All societies have some cultural ideas and belief systems about health and wellness. Culture shapes our understanding of bodily processes. Because of the significant influence of culture on perceptions and experiences of health and wellness, this minor thematizes the shifting cultural configurations of health in a globalizing world. Culturally grounded health and illness concepts, including notions about bodily integrity or emotional well-being, cultural models of illness causation and diagnostic practices, and the experiences, expressions, and treatments of human ailments unfold in concrete socio-cultural contexts. The courses in this minor provide an enhanced cultural understanding about health experiences in different parts of the world.
Notes about this minor:
This minor is closed to students majoring in sociology and anthropology who have chosen tracks in cultural anthropology or sociology.
Posting of the minor on the student's academic transcript requires a minimum GPA of 2.0 in the minor.
Notations may appear in the curriculum chart below outlining pre-requisites, co-requisites, and other curriculum requirements (see footnotes).
The World Health Organization (WHO) defines health as “a state of complete physical, mental, and social well-being and not merely the absence of disease or infirmity.” The definition has evolved to recognize the importance of social factors in determining both individual and population health. This course uses the WHO’s 2008 Report “Closing the Gap in a Generation,” as an overarching theoretical framework in analyzing upstream and downstream factors that contribute to health outcomes. Using a sociological lens, this course explores diverse factors that have positive and negative impacts on individual and population health. These include macro-factors (climate change, environmental pollution, global and/or national economies) and micro-factors (the built environment- neighborhood conditions, green spaces, poor or low quality housing, and rest and leisure spaces). The course also integrates individual behavioral choices, educational attainment and the larger role of societal discrimination against subgroups within societies, the role of institutions and their impacts on population health. The course emphasizes that health is impacted by the social circumstances into which people are born, in which they grow up, live, work, and age; the distribution of power or unjust power relations; and the level of social exclusion or inclusion.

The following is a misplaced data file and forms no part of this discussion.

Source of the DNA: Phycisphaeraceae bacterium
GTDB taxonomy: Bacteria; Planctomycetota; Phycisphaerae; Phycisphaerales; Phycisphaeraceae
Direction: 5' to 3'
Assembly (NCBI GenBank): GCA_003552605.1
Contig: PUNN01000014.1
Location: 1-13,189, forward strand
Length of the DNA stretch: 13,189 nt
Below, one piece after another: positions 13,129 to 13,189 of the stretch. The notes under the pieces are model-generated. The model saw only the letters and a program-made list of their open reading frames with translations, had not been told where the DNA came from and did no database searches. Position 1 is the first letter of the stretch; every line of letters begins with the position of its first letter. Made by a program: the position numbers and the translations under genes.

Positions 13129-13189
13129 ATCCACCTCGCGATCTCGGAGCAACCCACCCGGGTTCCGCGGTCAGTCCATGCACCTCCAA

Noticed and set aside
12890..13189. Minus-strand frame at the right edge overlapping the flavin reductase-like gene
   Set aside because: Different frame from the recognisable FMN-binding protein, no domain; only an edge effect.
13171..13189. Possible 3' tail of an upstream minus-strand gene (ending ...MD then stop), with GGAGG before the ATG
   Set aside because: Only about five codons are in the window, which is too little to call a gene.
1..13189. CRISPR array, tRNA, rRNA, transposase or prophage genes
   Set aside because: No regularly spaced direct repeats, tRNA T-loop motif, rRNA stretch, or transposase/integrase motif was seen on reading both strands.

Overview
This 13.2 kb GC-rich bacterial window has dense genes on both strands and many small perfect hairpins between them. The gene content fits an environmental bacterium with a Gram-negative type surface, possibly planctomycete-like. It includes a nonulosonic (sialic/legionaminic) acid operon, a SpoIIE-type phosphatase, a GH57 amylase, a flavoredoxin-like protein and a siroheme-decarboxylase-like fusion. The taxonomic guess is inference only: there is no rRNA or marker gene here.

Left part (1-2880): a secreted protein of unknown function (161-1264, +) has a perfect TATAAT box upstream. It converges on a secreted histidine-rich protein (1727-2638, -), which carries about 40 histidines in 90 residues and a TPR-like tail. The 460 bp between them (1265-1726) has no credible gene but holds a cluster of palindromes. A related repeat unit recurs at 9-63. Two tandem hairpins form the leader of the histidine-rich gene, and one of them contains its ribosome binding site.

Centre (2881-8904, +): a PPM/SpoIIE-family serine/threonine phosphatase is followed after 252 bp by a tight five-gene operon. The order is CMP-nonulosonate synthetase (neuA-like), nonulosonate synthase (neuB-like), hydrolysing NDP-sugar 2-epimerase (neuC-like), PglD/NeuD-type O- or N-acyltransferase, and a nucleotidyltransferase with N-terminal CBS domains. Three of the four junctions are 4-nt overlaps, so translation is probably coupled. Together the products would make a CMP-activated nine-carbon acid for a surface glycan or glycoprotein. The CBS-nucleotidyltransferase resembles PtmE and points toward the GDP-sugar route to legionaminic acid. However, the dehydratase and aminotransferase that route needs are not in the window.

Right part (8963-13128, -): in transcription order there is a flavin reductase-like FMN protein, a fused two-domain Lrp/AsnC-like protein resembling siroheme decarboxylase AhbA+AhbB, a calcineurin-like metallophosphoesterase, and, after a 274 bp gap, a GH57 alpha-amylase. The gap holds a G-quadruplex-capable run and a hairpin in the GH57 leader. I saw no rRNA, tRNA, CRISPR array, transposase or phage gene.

Choose four of the following:
Bodies and Culture
Our bodies are more than mere physical entities; they are conditioned by culture, society, and history. We will take a comparative approach to the cultural construction of bodies and the impact of ethnic, gender, and racial ideologies on body practices (i.e. surgical alteration, mutilation, beautification, surrogacy, erotica). We will critically investigate the global formation of normative discourses of the body (regarding sexuality, AIDS/illness, reproduction, fat/food) in medical science, consumer culture, and the mass media. The course features discussion, writing, and project-oriented research, encouraging students to acquire a range of analytic skills through a combination of text interpretation and research.
By exploring issues of gender and sexuality in a global context, students will be introduced to anthropological perspectives on the experience of men and women, as gendered subjects, in different societies and historical contexts, including colonialism, nationalism, and global capitalism. In turn, we will explore how cultural constructions of masculinity and femininity are configured by race, class, ethnicity, and sexual orientation. Course materials are drawn from an array of sources, reflecting various theoretical perspectives and ethnographic views from different parts of the world.
The Archaeology of Death
Death and burial are how most individuals enter the archaeological record and one could say that deliberate burial of the dead is the first direct evidence we have for the emergence of ethical and religious systems of thought. Human remains, their mortuary treatment, and associated material culture illuminate past patterns of social organization, economics, belief systems, health, and the negotiation of gender, status, and identity. In this course we explore the scientific and theoretical tools used to analyze and interpret past mortuary practices, how archaeologists create new knowledge about the past through the formulations and testing of hypotheses, survey mortuary practices from their first occurrence in the archaeological record, and what human remains can tell us about changes in the human experience over time and space. We will learn how human remains are identified, how determinations of age, sex, biological affiliation, health, and injury are made, how to interpret formation processes, to interpret associated material culture to understand the negotiation of gender and status; how humans have cared for the deceased members of their societies at different times and places in the human past; and the ethics of studying human mortuary remains.